Second phase of UTD's Northside in Richardson welcomes residents, adds 900 beds to university

Northside is located just north of The University of Texas at Dallas.

Northside is located just north of The University of Texas at Dallas.

Image description
Northside map
A new wave of students from the University of Texas at Dallas has moved into the second generation of the school’s off-campus, mixed-use development, Northside.

Northside Phase 2, which opened Aug. 15, includes 323 units available for students as well as some faculty and staff members. The expansion added 900 beds to the university's housing stock, according to one of the project's developers, Michael Jackson of Wynn / Jackson. About 1,750 residents now live at Northside.

What's New?


Units at Northside include both apartments and townhomes of one to four bedrooms that come either furnished or unfurnished.

Four-bedroom units are new to the second phase of development and were intended to be a more cost effective option for students wanting to share costs with roommates; however, Jackson said he was surprised when the floor plans with fewer bedrooms leased first. Rent at Northside ranges from $548 to $2,348 a month, depending on the floor plan.

"We tried to bring on a more affordable unit, but with the demographics of the university, the student at UTD would rather have a one- or two-bedroom with no other roommate," he said. "They are pretty affluent, but there are some that are looking for a price point."

Amenities at Northside include resort-style pools, fitness facilities, study rooms, media rooms and more. In the second phase the developers added a larger fitness facility and poolside courtyard as well as a sand volleyball court, a CrossFit yard, additional study rooms and more.

Realizing UTD's Vision


Calvin Jamison, vice president of facilities and community development for UTD, said the expansion of Northside is part of a broader vision for the university: to become a pseudo mini-city. In less than a decade UTD's population has doubled in size, with 28,000 students enrolled this fall, Jamison said.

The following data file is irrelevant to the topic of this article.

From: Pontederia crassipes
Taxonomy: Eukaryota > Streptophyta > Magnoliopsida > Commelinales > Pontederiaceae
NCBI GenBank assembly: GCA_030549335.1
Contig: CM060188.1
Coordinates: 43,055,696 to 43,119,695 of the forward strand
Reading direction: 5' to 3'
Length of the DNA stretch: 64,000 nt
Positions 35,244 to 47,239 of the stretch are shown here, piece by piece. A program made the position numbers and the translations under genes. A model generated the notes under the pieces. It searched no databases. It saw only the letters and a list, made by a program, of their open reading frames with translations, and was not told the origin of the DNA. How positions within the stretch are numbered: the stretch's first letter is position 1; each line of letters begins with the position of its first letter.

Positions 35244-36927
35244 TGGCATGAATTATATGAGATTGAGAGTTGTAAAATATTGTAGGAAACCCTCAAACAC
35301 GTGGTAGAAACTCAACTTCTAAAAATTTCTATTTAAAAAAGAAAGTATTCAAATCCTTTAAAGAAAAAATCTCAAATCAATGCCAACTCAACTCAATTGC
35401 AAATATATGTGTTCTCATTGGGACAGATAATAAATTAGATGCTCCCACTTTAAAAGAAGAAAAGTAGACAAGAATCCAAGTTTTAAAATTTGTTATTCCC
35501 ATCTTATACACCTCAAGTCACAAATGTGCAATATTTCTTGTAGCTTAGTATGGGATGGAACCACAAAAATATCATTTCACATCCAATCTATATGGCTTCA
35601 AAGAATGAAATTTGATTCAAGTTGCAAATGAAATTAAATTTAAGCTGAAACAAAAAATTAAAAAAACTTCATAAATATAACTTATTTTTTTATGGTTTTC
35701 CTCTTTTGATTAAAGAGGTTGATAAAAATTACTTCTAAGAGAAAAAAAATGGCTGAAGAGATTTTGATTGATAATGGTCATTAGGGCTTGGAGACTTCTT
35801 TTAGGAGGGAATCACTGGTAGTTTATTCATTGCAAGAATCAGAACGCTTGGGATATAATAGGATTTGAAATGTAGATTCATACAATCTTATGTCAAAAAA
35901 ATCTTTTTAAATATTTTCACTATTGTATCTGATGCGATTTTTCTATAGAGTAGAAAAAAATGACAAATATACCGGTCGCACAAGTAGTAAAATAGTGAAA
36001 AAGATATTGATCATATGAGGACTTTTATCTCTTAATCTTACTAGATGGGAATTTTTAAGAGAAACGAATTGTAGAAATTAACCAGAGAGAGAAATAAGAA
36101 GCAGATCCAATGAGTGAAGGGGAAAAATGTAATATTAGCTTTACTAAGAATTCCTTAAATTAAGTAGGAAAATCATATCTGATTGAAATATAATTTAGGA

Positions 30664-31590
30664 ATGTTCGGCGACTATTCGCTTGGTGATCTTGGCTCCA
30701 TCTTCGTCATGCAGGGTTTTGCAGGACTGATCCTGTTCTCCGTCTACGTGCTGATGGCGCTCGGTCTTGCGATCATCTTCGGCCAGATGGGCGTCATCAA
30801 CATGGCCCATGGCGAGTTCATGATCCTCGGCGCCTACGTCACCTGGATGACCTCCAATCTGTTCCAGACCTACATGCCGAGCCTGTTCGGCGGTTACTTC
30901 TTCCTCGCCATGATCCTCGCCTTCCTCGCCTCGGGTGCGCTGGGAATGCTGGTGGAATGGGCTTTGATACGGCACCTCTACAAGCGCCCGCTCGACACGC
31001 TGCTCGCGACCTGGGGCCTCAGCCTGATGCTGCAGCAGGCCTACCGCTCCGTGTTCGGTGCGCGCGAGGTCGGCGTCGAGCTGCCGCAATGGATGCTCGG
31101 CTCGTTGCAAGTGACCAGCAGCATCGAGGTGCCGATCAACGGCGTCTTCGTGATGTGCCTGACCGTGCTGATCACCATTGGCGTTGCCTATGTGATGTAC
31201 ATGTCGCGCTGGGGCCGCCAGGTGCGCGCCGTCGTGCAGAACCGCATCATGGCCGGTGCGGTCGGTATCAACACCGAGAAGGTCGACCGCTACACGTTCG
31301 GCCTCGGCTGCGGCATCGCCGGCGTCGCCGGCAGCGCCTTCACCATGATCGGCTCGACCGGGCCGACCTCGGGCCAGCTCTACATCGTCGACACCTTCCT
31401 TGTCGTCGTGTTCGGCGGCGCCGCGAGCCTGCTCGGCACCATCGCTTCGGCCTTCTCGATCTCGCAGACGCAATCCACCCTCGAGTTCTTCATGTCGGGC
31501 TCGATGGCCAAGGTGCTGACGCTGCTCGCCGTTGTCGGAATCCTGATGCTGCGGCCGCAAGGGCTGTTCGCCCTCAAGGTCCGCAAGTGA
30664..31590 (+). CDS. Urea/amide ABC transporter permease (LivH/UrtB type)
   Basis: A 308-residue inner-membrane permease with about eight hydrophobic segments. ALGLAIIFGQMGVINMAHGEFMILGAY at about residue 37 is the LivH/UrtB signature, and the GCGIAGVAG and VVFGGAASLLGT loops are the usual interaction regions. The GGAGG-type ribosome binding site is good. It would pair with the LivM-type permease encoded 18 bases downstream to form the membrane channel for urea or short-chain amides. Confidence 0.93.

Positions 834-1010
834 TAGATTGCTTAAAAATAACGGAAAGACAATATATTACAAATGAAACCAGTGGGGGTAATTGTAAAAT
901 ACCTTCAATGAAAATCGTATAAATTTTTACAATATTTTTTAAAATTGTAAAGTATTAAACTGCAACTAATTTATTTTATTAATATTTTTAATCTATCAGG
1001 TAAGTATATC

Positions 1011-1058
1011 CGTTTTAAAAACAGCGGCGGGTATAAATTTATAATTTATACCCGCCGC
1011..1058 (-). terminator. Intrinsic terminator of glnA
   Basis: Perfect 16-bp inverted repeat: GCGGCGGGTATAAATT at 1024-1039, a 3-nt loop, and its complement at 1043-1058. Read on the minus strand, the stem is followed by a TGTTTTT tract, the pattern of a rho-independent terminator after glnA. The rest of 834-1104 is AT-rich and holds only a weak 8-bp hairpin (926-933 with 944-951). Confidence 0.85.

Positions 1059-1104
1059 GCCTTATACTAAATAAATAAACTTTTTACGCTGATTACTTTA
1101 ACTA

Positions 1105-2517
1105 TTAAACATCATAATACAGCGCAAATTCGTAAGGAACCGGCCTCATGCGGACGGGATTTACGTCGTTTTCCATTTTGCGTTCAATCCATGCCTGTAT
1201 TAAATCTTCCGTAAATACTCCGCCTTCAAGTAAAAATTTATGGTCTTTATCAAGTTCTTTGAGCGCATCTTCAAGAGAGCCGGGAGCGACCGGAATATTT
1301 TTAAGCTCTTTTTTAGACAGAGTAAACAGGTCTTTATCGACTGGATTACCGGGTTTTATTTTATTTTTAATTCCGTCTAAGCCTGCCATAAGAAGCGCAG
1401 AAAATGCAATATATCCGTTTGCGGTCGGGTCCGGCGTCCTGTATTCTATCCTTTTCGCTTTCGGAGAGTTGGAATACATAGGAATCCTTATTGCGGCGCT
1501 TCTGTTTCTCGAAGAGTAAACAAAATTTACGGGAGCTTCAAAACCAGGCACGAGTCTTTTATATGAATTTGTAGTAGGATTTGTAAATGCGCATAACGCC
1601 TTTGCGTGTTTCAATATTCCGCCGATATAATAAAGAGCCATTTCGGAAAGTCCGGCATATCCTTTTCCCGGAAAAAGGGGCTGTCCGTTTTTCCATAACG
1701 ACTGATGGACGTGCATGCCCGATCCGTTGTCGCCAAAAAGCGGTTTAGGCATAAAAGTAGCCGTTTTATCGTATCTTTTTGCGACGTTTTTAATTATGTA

"I recognized early on we needed to have a destination location for students to take advantage of," he said.

Located just north of campus on a 13-acre tract of land, Phase 1 of Northside opened in 2016 as the result of a public-private partnership between UTD and the developers, Wynn / Jackson and Balfour Beatty Campus Solutions. The developers have 61-year leases agreement with the University of Texas System, and at full build-out the project is expected to cost over $100 million.

As part of the agreement the university can block off Northside Boulevard for up to 21 days per year for events and festivals, Jamison said.

Providing a retail component for both residents and nearby employers was crucial for the success of Northside, or “Comet Town,” as Jamison calls it.

"Part of the process of building [Northside] was to ensure there was a live, work, play and study environment adjacent to the campus that had easy access to the academic buildings and for students who are living on campus to come across and take advantage of what is [at Northside]," Jamison said.

The first phase of development included 20,000 square feet of space for restaurants and pubs, including Delish Bubble Tea, Pinto Urban Thai Diner, Chopped Halal Grill, Jimmy John's, American Tap Room and Northside Drafthouse & Eatery.

The second phase is expected to add another 6,600 square feet of retail, including an new 7-Eleven concept with Amazon lockers, a refrigerated beer room, delivery service and a self checkout app. One remaining space of 1,300 square feet is still available for lease in Phase 1, said Brent Miller, a partner at Wynn / Jackson.

Ground has also been broken on an adjacent tract of land where two 3,300-square-foot buildings are planned. The first building is expected to house a well-known coffee shop along with a restaurant tenant, Miller said.

The Future of Northside


Because of development's proximity to the Cotton Belt—Northside's main boulevard dead ends into the future Dallas Area Rapid Transit station—Jamison said he expects demand for more Northside housing to increase, not only from the university community but also from current and future employers in the area. The Cotton Belt is expected to be operational in 2022.

"The goal is to look at Northside Phase 3 over time, and north of the railroad track we are doing a master plan update that talks about what type of buildings we want to add from the DART [station] all the way up to Waterview Drive and the President George Bush Turnpike," he said.

Compared to industry averages, Northside has a high retention rate of residents, property manager Sarah Morrison said. Fifty-two percent of current residents continued their leases in August, compared to the 30 percent average of other university housing developments.

"We opened at 100 percent in Phase 1 ... Now we are in the third year and we are opening with 100 percent [leased]," Jackson said. "We believe there is demand for more beds, but we will be smart about the timing with that."